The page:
Russian sable saved from a fur coat farm goes VIRAL (PHOTOS)

Umora the female sable could have been somebody’s coat, but one young lady changed her destiny. And now she’s a superstar!

A sable named Umora (Uma for short) was born on a fur farm together with two sisters. Luckily, at the end of 2018, Muscovite Eugenia Fedorchenko, 25, found her and took her home as a pet. And now Uma’s an Instagram star, after Eugenia began writing a blog about the sable’s life. Today, Umora’s blog already has over 150,000 followers! 

“I decided to buy a sable at a fur farm to save at least one animal from such a death,” Eugenia told Russian media. “The conditions there are awful – animals spend 8 months in small dirty cages. Umora smelled really bad, she was scared and had a torn nose.”

“I understood that if I didn’t take Umora, she would be killed and her chance for life would be taken away. So I bought her for 15,000 rubles (ca. $235).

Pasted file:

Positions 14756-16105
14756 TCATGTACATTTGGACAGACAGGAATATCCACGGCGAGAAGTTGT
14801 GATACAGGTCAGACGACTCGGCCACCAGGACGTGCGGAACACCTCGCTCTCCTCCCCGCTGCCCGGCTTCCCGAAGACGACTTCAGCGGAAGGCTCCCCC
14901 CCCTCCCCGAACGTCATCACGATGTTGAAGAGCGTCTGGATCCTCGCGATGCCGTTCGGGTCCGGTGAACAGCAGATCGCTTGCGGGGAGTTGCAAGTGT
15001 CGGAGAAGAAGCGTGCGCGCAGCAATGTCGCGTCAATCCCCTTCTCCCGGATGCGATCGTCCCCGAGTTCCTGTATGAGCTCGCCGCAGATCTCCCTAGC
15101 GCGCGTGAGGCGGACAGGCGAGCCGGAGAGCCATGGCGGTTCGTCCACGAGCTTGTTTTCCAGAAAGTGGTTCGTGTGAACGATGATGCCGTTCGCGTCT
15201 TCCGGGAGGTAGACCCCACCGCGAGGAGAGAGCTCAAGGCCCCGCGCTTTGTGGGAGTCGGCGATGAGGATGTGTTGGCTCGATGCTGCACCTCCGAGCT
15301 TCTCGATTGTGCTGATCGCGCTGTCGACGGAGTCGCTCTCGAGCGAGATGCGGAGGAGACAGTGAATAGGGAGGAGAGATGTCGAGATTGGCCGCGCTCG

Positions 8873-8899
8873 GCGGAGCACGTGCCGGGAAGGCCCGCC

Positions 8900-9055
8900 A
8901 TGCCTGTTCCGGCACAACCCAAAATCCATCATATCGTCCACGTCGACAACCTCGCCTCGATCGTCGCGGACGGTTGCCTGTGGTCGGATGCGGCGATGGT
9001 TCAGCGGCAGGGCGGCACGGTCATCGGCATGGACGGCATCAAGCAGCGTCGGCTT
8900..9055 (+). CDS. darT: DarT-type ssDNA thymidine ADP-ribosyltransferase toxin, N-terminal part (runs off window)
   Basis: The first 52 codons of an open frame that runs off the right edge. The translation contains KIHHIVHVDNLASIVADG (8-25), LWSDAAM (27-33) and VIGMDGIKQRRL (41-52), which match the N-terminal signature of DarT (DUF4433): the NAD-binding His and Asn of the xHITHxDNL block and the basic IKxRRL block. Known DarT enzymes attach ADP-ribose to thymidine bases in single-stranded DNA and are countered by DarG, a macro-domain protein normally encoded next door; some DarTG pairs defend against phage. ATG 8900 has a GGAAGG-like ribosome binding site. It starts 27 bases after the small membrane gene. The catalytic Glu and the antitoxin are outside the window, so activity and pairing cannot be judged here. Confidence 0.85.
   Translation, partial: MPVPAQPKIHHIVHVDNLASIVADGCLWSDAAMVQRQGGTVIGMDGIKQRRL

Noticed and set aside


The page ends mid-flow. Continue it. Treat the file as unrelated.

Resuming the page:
Eugenia regularly posts photos and videos of Umora. She says at first, it was rather hard to find contact with the sable, but a year later, Uma finally became trained.

The naturally wild sable has bad behavior, but is very smart. Uma quickly accustomed to the toilet and even learned a few commands.

Once, Eugenia tried showing Uma snow in the winter, but failed. The sable somehow took off her harness and buried herself under the snow. Her owner was scared that Uma would get lost and, after luckily finding her, decided that it’s better for the sable to stay inside.

One of Uma’s “hobbies” is stealing: “Uma takes everything she likes. In most cases, things remain whole, she just hides them in her secret place,” Eugenia writes, adding that Uma can bite you, if she sees you going through her “treasures”.

Eugenia says many followers think Uma is like a cat in size, but in fact, she is tiny, and her head can easily fit in the palm of your hand.

Despite her very cute look, Uma still can bite and scratch – did you notice her sharp claws?

Nevertheless, Eugenia warns people to think twice before taking such a wild animal into your home – in the end, they should live in the wild.

“I just hope that my blog will make at least one person out of a 100 think, ‘does a fur coat cost lives of 50-60 animals?’ Many fur lovers don’t even know what a sable looks like. Thanks to this blog - and Umora - they now know and are refusing fur goods. It motivates me and know that it was all worth it!”

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